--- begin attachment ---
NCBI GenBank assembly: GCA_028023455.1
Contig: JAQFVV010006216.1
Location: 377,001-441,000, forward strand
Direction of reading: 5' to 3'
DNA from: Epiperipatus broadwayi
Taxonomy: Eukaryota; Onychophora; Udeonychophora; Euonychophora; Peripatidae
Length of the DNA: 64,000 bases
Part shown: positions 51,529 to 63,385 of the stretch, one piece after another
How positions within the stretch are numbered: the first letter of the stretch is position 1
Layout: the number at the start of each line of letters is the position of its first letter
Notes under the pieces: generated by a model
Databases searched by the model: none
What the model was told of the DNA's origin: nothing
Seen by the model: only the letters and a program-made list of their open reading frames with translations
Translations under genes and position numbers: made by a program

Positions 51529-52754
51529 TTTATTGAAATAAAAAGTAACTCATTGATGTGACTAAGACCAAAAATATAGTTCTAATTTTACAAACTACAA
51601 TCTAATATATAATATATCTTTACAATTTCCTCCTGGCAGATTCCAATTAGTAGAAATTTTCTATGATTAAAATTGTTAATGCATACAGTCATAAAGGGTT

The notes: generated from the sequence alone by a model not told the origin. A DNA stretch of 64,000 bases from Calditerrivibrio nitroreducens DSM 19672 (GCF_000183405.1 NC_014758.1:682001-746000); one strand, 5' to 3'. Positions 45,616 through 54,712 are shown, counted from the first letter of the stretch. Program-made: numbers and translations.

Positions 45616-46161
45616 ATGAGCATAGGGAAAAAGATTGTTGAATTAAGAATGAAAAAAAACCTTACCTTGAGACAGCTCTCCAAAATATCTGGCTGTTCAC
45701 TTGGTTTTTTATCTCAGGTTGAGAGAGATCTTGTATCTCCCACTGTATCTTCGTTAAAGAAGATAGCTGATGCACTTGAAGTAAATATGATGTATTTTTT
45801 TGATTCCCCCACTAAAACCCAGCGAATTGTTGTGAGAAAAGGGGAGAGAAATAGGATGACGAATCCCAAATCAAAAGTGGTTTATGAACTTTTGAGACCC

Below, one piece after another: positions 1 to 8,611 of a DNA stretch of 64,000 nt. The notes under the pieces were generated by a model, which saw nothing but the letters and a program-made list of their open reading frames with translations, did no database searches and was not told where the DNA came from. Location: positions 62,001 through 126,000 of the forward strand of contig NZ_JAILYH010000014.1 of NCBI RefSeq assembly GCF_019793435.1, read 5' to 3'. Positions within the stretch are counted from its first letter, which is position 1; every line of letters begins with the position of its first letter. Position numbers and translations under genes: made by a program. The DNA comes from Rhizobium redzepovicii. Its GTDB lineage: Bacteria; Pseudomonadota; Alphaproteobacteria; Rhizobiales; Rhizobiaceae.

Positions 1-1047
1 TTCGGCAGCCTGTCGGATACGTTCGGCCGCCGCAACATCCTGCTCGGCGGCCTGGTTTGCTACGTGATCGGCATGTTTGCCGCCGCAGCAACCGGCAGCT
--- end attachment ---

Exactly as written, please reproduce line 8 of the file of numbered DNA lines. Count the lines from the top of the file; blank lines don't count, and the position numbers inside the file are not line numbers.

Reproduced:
Part shown: positions 51,529 to 63,385 of the stretch, one piece after another